This entry is about the concept in group theory. See at order for the concept in order theory.
For $G$ a discrete group, its order is the cardinality of the underlying set.
Hence for $G$ a finite group, its order $\vert G\vert \in \mathbb{N}$ is a natural number, the number of its group elements.
For $G$ a group and $g \in G$ an element, the order of $g$ is the smallest natural number $n$ such that the $n$-fold group product of $g$ with itself is the neutral element:
The exponent of a group is the least common multiple of the order of all elements of the group.
Sometimes the term ‘’order’‘ refers to the height of a (group) scheme $X$ over a field (of characteristic $p$) which is defined to be the dimension of the associated ring of functions $O(X)$ as a $k$-vector space. Another term for this notion is ‘’rank’’. If this group scheme is moreover p-divisible - which means that is is in fact a codirected diagram of group schemes of order $p^{v h}$; in this case $h$ is called the order or height of $X$.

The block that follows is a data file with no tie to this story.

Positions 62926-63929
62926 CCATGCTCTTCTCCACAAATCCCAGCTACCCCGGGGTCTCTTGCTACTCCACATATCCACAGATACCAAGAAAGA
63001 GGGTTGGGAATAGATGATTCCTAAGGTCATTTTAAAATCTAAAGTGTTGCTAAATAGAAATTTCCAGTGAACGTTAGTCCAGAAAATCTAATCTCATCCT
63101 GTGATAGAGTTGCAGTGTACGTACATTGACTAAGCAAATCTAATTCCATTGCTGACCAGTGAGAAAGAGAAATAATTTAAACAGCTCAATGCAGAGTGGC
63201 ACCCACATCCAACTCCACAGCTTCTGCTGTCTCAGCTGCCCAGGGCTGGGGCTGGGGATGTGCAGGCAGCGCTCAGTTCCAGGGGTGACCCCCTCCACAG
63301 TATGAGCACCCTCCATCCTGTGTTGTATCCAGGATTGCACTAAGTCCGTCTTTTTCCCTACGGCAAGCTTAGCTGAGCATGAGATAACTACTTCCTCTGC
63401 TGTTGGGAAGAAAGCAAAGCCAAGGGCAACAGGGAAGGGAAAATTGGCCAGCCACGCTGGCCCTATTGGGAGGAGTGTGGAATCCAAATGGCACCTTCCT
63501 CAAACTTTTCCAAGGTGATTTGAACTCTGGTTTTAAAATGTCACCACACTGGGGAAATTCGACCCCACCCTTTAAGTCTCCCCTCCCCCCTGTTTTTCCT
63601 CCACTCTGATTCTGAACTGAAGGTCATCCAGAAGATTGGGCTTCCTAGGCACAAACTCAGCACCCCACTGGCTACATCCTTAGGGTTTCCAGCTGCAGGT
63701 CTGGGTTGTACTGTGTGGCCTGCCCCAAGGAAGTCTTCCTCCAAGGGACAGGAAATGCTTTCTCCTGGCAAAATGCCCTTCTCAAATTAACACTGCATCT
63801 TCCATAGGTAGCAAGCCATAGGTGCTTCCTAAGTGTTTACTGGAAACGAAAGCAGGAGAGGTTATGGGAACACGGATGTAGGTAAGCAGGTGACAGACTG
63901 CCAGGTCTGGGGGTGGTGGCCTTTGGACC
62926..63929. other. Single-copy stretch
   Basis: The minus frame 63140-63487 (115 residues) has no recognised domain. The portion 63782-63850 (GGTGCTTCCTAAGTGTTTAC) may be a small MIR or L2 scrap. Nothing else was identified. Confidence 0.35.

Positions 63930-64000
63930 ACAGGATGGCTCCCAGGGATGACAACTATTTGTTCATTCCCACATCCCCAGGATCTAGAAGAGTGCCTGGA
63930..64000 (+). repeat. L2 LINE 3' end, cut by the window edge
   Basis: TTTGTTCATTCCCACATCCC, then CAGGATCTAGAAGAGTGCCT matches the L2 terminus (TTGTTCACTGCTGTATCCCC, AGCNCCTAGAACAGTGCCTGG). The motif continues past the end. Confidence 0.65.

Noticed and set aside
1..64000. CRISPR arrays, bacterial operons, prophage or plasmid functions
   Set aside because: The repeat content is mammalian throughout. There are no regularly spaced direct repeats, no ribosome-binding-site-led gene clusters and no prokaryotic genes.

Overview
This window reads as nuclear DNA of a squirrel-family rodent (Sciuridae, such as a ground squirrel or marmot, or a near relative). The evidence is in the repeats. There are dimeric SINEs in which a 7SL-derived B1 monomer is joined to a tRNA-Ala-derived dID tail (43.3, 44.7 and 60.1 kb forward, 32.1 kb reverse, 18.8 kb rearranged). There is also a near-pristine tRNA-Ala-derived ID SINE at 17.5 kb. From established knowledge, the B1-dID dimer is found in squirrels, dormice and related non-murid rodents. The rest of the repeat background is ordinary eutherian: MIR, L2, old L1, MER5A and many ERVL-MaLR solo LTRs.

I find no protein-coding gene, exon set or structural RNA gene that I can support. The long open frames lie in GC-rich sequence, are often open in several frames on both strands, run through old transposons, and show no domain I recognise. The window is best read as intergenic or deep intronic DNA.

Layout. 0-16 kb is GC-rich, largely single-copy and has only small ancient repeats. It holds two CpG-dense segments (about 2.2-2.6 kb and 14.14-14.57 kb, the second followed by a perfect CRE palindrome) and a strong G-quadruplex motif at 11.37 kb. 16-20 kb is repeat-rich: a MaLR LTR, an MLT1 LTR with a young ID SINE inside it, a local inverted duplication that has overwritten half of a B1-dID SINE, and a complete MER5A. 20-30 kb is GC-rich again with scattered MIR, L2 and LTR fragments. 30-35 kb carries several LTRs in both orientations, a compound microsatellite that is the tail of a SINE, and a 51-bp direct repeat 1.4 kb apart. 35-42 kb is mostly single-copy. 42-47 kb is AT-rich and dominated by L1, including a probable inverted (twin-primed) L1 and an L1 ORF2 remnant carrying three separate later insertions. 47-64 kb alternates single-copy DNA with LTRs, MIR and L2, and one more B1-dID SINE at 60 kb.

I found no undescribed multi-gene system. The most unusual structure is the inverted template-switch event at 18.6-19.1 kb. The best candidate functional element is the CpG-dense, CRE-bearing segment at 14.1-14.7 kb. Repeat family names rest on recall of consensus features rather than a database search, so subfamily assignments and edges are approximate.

For $G$ a finite group and $g \in G$ an element, there is a close relation between
The element $g$ generates a cyclic subgroup $C_g \subset G$. Evidently, the order of the element $g$ equals the order $\vert C_g \vert$ of this cyclic subgroup that it generates:
By Lagrange's theorem, if $G$ a finite group and $H \subset G$ a subgroup, then the order $\vert G\vert$ of $G$ is divisible by the order $\vert H\vert$ of $H$. The multiple is called the subgroup index $[G : H] \in \mathbb{N}$:
Hence with (1) it follows that with $g \in G$ any element, the order of $g$ divides the order of $G$:
See also
Last revised on October 5, 2018 at 02:37:05. See the history of this page for a list of all contributions to it.